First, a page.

Georgia O’Keeffe explored an extraordinary diversity of subjects between 1929 and 1953, including the architecture, landscape and religious arts of northern New Mexico, said Robert A. Kret, director of the Georgia O’Keeffe Museum
Santa Fe, NM (PRWEB) January 24, 2013
The Georgia O’Keeffe Museum announces the opening of the exhibition “Georgia O’Keeffe in New Mexico: Architecture, Katsinam, and the Land.” The exhibition, which opens May 17, 2013 at the museum in Santa Fe, highlights O’Keeffe’s paintings of New Mexico’s churches, crosses, folk art and Native American subjects, created between 1929 and 1953. Examples include the paintings “Ranchos Church No. I” (1929), “Kachina” (1934), and “Ghost Ranch Landscape” (1935).
O’Keeffe made the first of many trips to northern New Mexico in the summer of 1929, and the importance of the Southwestern landscape and cultures to her artwork is made evident by the fact that she completed at least 23 paintings in that year, many of which are part of this exhibition. The artist’s experience in New Mexico inspired a significant creative shift in her career. Two influential paintings from 1929 will join the traveling exhibition at the O’Keeffe Museum, “Black Cross with Stars and Blue” and “At the Rodeo, New Mexico.” These works demonstrate her exploration of a new environment and experimentation with new colors, forms and compositional strategies. Iconic images of the Southwest, like these, became her enduring contribution to a distinctly American Modernism. The abstract interpretations of Katsinam by contemporary Hopi artists Ramona Sakiestewa, and Dan Namingha will also be added to the exhibition at the Georgia O’Keeffe Museum.
While the New Mexico landscape remained a prominent part of O’Keeffe’s life and art, especially after she left Taos to live and paint at Alcalde, Ghost Ranch, and Abiquiu, very little has been shown or written about her involvement with Native American and Hispanic art and culture; it is popularly assumed that she had none. Yet, almost immediately upon her arrival in New Mexico, she responded to the area’s cultural richness. For example, she attended the Feast Day and Corn Dance at San Filipe Pueblo, and rodeos in Albuquerque and Las Vegas, New Mexico, with Mabel Dodge Luhan and her husband Tony, who was a member of Taos Pueblo. O'Keeffe created numerous drawings, watercolors, and paintings of katsina dolls (carved representations of Katsinam or Hopi spirit beings), also known as kachina dolls, or katsina tithu. Because she retained and seldom exhibited most of these paintings, they remain generally unknown to the public.
“Georgia O’Keeffe explored an extraordinary diversity of subjects between 1929 and 1953, including the architecture, landscape and religious arts of northern New Mexico,” said Robert A. Kret, director of the Georgia O’Keeffe Museum. “While her landscapes are a familiar theme and represent her contribution to a distinctive American Modernism, ‘Georgia O’Keeffe in New Mexico: Architecture, Katsinam, and the Land’ reveals the breadth of experiences that inspired a new direction in her art,” he added. This exhibition was co-curated by Barbara Buhler Lynes, former Georgia O’Keeffe Museum Curator and current Curator Carolyn Kastner.
The exhibition opened in September 2012 at the Montclair Museum in New Jersey, and was reviewed by New York Times writer Martha Schwendener on January 6, who wrote: “And so ‘Georgia O’Keeffe in New Mexico’ includes not only a number of rich landscapes, but also drawings and paintings that delve into some of the central issues and controversies of modernism. Like Gauguin in the South Pacific or Picasso with his African masks, O’Keeffe encountered tribal aesthetic and cultural traditions in New Mexico that were liberating and became integral to her work — but that also set off a complicated battle among cultures, histories and legacies.”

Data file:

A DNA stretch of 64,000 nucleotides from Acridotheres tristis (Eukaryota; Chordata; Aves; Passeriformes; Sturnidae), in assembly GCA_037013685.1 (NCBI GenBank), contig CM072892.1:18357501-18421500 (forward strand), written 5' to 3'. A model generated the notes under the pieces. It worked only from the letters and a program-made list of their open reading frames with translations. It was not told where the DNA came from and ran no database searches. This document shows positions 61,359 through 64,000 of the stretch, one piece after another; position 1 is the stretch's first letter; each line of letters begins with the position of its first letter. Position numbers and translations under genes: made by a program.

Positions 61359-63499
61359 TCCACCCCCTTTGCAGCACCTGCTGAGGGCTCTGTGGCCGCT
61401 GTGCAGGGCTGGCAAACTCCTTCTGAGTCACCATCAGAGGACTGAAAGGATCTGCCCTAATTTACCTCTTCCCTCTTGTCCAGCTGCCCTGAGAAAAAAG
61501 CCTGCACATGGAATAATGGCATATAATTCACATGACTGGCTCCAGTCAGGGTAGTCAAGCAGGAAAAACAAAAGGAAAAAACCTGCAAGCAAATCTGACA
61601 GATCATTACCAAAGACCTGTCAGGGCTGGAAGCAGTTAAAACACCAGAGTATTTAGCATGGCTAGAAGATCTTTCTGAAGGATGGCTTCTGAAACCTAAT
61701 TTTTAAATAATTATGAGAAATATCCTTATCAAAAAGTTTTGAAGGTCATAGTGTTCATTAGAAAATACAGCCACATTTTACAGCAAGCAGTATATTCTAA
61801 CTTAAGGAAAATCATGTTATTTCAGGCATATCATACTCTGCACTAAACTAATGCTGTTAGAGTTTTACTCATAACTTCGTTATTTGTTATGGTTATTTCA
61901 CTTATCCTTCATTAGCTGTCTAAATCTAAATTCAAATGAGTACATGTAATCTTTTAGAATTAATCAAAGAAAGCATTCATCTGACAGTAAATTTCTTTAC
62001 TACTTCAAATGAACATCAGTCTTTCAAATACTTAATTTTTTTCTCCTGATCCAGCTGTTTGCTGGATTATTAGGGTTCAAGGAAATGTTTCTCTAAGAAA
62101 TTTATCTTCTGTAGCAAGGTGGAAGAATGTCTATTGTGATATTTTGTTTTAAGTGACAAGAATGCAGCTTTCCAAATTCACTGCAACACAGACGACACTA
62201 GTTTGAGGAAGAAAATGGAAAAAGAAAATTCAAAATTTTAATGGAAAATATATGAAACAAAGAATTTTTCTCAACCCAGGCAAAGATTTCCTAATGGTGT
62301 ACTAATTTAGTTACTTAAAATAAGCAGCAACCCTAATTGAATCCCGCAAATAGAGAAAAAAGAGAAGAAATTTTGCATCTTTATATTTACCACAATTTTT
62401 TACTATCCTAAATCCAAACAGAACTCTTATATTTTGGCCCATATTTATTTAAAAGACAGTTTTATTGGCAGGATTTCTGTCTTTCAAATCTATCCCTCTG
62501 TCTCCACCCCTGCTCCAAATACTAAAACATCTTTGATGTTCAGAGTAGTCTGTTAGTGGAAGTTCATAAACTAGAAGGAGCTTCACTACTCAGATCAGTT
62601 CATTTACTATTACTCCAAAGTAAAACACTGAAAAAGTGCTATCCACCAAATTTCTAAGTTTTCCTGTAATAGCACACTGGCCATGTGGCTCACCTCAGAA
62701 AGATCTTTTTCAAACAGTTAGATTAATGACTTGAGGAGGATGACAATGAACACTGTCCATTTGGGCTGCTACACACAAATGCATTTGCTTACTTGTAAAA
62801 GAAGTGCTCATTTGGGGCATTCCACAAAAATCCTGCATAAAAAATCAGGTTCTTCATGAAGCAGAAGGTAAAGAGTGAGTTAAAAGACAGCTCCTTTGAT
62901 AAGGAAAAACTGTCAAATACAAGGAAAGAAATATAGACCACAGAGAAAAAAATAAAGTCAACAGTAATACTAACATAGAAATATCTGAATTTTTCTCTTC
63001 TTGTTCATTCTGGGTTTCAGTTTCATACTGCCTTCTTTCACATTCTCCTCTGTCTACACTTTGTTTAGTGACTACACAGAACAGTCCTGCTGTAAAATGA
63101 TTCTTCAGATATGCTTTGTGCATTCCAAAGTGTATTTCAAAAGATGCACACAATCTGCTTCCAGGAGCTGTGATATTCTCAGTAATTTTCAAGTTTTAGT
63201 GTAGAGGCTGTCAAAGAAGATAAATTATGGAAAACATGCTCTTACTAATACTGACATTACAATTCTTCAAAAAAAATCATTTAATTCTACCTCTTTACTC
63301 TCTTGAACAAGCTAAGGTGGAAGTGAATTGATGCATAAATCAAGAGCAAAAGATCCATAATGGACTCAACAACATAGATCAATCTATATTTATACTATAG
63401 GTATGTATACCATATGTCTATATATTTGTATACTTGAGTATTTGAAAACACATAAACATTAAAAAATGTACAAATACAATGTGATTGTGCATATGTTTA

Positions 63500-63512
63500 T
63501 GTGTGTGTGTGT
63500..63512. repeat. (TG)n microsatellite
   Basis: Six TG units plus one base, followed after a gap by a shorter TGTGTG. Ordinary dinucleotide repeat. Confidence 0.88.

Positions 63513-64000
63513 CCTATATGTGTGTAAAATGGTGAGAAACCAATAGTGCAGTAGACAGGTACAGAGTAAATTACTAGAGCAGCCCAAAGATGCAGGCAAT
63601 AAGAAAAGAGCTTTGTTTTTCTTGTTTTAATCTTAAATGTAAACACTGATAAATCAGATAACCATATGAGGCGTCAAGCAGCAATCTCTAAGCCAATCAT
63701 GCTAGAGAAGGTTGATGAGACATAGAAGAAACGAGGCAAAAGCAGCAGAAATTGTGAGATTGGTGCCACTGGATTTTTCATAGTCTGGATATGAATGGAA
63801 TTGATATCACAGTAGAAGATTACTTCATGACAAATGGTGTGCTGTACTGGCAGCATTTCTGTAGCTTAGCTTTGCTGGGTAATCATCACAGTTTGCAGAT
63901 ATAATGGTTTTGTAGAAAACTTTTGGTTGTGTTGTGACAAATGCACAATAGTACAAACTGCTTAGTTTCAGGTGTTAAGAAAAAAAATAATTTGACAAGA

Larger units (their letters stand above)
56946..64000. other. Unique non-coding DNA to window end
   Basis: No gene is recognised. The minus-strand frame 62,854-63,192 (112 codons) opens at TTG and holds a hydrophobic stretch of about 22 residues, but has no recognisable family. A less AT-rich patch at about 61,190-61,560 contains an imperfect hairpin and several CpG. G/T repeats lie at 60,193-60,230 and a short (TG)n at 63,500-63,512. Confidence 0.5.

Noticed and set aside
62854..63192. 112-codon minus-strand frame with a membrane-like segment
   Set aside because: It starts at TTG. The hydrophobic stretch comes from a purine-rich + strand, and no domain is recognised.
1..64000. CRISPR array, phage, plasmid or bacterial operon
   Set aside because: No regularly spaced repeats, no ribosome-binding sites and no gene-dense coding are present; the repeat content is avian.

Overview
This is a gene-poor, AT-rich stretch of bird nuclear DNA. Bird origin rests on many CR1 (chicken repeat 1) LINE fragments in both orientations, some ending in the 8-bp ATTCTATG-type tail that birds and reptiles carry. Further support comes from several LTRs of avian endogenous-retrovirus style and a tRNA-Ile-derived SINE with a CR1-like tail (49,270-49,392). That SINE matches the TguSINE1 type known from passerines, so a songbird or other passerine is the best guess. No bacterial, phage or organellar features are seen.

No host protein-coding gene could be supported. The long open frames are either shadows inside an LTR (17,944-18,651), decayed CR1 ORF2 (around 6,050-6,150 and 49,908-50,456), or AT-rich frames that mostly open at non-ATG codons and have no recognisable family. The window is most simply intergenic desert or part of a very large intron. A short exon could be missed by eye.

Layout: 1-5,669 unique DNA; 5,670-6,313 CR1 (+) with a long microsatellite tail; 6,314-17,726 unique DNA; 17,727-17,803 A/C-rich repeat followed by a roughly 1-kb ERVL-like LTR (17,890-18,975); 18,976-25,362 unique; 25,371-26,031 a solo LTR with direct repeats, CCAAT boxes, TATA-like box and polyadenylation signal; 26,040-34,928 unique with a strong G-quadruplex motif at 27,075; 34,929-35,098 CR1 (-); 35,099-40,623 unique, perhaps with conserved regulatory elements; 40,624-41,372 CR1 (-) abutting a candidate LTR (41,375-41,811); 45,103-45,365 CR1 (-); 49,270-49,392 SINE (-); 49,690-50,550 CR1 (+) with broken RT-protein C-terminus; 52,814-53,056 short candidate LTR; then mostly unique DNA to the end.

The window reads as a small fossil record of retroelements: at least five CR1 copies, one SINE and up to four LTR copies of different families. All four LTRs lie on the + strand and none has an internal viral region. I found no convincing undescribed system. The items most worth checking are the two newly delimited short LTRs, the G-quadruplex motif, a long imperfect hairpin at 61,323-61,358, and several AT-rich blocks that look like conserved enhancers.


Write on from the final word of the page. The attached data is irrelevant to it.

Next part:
An exhibition catalogue published by the Museums of New Mexico Press accompanies “Georgia O’Keeffe in New Mexico” It includes an introduction by Lynes that discusses O’Keeffe’s interest in aspects of Native and Hispanic culture, along with essays by Kastner, Professor W. Jackson Rushing III, and three Hopi authors: Alph H. Secakuku, Ramona Sakiestewa, and Dan Namingha.
“Georgia O’Keeffe in New Mexico: Architecture, Katsinam, and the Land,”
organized by the Georgia O’Keeffe Museum, Santa Fe.
When & Where:
Montclair Art Museum, 28 September, 2012 – 20 January 2013
Denver Art Museum, 10 February - 28 April 2013
Georgia O’Keeffe Museum, 17 May 2013 –8 September 2013
Heard Museum, 27 Sept 2013 – 12 January 2014
Jennifer Hinsley Jennifer(at)jlhmedia(dot)com; 505 603 8643
ABOUT GEORGIA O’KEEFFE MUSEUM:
The Georgia O'Keeffe Museum is dedicated to the artistic legacy of Georgia O'Keeffe, to defining its ongoing significance, and to the study and interpretation of American Modernism, late 19th century to the present. The Museum's collections, historic properties, exhibitions, Research Center, publications, and education programs contribute to scholarly discourse and inspire diverse audiences. Located in Santa Fe, NM, the Museum’s collections, exhibits, research center, publications and education programs contribute to scholarly discourse and serve diverse audiences. The largest single repository of the artist’s work in the world, it is the only museum in the world dedicated to an internationally known American woman artist and is the most visited art museum in New Mexico.
ABOUT THE EXHIBITION:
Georgia O’Keeffe in New Mexico: Architecture, Katsinam, and the Land was organized by the Georgia O’Keeffe Museum. This exhibition and related programming were made possible in part by a generous grant from The Burnett Foundation. Additional support was provided by American Express, the Healy Foundation, Shiprock Gallery, the City of Santa FE Arts Commission, 1% Lodger’s Tax Funding, New Mexico Arts (plus NEA recognition).